CHNS was an ongoing cohort from 1989 to 2015 up to now, as well as an international collaborative project at the Chinese Center for Disease Control and Prevention (CCDC). The CHNS data included nine provinces (Liaoning, Jiangsu, Shandong, Henan, Hubei, Hunan, Guangxi, Guizhou, and Heilongjiang). It aims to characterize how the social and economic transformation of Chinese society against the health and nutritional status of its population [13]. Since data on biomarkers including serum uric acid (SUA) were firstly performed in 2009 and alcohol consumption information was systematically collected in 1997, we extracted the data between 1997 and 2009. Overall, the data in our study was unbalanced longitudinal data structure with two drinking-related behaviors measurements and one SUA measurement. A total of 5335 individuals with alcohol consumption data and biomarkers matched by ID (marked as idind) were obtained from the surveys. Our study population consisted 14,052 participants in the 1997 survey wave, who provided demographic, physical examination and health behavioral-related information. Of them, 5335 participants with blood biomarkers information were followed up in 2009. After applying the exclusion criteria (Supplementary Fig. 1), a total of 4127 participants were included in the formal analysis.

Data collection

A standardized structured questionnaire was administered by trained health staff to collect socio-demographic variables such as age, sex, educational attainment, urban-rural residence, history of diseases (hypertension, diabetes, apoplexy, and myocardial infarction), smoking status, alcohol use, tea intake, coffee intake, total protein intake, and extent of physical activity level. Measurement of waist and hip circumference, height, weight, and blood pressures (BP) were performed by trained clinical staff [14]. All individuals maintained a regular life pattern for at least three days before blood sample collection and 12 ml of blood was collected (in three 4 ml tubes) on empty stomach (http://www.cpc.unc.edu/projects /china/data/datasets/ biomarker-data). The biomarker data collected from CHNS in 2009 involved 26 fasting blood parameters on individuals over 7 years old [14]. Plasma and serum samples were then frozen and stored at -86 °C for later laboratory analysis. All samples were assayed in a national central lab in Beijing (medical laboratory accreditation certificate ISO 15189:2007) with strict quality control.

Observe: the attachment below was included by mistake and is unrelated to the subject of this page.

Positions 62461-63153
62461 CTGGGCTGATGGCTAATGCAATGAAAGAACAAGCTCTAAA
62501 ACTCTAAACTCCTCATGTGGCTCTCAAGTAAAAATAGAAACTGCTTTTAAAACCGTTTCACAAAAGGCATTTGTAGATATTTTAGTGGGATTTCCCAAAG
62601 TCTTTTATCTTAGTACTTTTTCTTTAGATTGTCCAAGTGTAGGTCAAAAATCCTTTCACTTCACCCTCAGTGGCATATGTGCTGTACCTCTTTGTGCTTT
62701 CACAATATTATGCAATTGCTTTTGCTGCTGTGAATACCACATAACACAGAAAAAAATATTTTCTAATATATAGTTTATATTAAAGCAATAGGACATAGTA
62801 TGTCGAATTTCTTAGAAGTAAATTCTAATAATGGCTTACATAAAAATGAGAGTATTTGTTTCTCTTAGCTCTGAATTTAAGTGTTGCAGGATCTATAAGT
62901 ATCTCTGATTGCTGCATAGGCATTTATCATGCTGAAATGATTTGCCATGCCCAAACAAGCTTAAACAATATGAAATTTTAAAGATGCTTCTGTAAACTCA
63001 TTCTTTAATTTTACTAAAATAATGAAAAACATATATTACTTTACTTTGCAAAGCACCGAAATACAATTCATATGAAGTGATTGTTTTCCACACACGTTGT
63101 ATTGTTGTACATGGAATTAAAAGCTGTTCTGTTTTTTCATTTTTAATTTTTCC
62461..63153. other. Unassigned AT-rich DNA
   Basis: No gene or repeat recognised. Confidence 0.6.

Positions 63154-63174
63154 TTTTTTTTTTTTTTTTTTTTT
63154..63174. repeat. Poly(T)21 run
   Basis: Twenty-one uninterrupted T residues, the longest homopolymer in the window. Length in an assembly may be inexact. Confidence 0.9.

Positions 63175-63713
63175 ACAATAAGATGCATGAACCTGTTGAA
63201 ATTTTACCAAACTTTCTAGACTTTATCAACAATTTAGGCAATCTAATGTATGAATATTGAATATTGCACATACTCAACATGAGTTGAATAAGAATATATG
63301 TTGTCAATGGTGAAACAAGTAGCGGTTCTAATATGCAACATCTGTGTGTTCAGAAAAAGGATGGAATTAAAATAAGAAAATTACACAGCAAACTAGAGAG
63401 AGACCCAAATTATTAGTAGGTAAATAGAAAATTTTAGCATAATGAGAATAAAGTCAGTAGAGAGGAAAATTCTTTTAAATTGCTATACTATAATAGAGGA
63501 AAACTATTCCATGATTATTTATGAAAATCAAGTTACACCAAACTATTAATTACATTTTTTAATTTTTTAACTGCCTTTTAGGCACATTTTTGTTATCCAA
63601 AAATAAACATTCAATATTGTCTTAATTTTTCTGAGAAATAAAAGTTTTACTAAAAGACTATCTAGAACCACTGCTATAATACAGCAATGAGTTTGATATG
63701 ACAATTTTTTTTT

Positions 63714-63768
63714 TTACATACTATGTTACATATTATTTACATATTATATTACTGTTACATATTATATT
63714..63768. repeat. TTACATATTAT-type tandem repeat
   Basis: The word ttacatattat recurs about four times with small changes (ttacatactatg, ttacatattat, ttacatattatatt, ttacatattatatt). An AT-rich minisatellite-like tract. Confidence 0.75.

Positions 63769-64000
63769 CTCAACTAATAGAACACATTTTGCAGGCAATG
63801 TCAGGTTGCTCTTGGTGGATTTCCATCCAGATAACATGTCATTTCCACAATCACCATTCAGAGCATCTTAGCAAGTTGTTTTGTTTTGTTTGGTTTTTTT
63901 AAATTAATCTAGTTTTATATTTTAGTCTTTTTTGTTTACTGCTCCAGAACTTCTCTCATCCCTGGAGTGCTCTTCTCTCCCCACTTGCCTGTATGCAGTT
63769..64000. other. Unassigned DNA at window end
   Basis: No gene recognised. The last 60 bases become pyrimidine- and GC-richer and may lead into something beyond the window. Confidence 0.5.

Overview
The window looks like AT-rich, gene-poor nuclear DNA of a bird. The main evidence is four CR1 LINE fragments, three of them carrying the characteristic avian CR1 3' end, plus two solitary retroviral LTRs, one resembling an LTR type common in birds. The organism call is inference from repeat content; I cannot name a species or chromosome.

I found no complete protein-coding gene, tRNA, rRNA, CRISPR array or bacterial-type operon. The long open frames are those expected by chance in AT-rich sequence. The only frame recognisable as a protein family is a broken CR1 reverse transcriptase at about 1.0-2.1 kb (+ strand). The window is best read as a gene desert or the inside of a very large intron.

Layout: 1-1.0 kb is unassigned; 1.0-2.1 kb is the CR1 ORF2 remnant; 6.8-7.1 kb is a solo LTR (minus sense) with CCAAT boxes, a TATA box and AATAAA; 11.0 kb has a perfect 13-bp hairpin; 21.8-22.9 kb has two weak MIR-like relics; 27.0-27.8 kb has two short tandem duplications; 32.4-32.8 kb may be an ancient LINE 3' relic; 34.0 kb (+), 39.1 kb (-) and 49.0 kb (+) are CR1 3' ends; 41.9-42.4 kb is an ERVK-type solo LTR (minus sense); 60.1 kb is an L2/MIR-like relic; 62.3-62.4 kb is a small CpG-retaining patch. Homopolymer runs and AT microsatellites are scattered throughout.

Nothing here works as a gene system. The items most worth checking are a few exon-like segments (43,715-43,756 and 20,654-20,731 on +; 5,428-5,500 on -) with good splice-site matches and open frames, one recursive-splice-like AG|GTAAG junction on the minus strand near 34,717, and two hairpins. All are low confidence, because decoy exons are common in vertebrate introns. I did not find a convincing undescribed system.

Total cholesterol (TC) was assayed using the CHOD-PAP (Hitachi 7600, Kyowa, Japan). Low-density lipoprotein cholesterol (LDL) was assayed using the enzymatic method (Hitachi 7600, Kyowa, Japan). Triglyceride (TG) was assayed using the GPO-PAP (Hitachi 7600, Kyowa, Japan). Creatinine was assayed using the picric acid method (Hitachi 7600, Randox, UK). The data were available online: https://www.cpc. unc.edu/projects/ china.

Data on educational year was derived from the questionnaires and divided into five categories: 0, 6 years or less, 6–8 years, 9–11 years, and 12 years or higher. Living conditions were divided into urban and rural. Smoking status was assessed by the question including ‘Ever smoked cigarettes?’ or ‘Still smokes cigarettes?’, with three response options: ‘no’, ‘yes’ or ‘unknown’. The smoking status was categorized as non-smokers, ex-smokers, and current smokers. The total Metabolic equivalent (MET) per week was calculated to quantify the extent of physical activities. It was a composite index calculated by multiplying the frequency, duration, and intensity of physical activity, and categorized into tertiles [15]. Individual dietary intake for 3 consecutive days was determined for every household member. This determination was achieved by asking individuals to report all food consumed at home or away from home on a 24-hour recall basis each day. Body mass index (BMI) was calculated as weight in kilograms divided by the square of height in meters (kg/m2). The BMI was then categorized into four levels: lean (< 18.5 kg/m2), normal (18.5 ~ 23.9 kg/m2) or overweight (24.0 ~ 27.9 kg/m2) and obesity (≥ 28 kg/m2). The waist-to-hip ratio (WHR) was calculated as waist circumference (cm)/height (cm). The cutoffs for the WHR were set at 0.9 for men and 0.85 for women, according to the World Health Organization (WHO) guidelines [16]. The average SUA was recorded and HUA was defined as ≥ 7 mg/dL for males or 6 mg/dL for females [17]. The systolic and diastolic BP were expressed as a mean of three measurements. Hypertension was defined by a systolic BP ≥ 140 mmHg or diastolic BP ≥ 90 mmHg or self-reported by questionnaire [18]. Diabetes mellitus was self-reported or obtained from diabetes treatment records. Dyslipidaemia was defined as total cholesterol 5.2 mmol/L or higher, LDL cholesterol 3.4 mmol/L or higher, or triglycerides 1.7 mmol/L or higher [19]. Estimated glomerular filtration rate (eGFR) was calculated as chronic kidney disease epidemiology collaboration (CKD-EPI) 2009 creatinine equation [20].

Alcohol consumption change patterns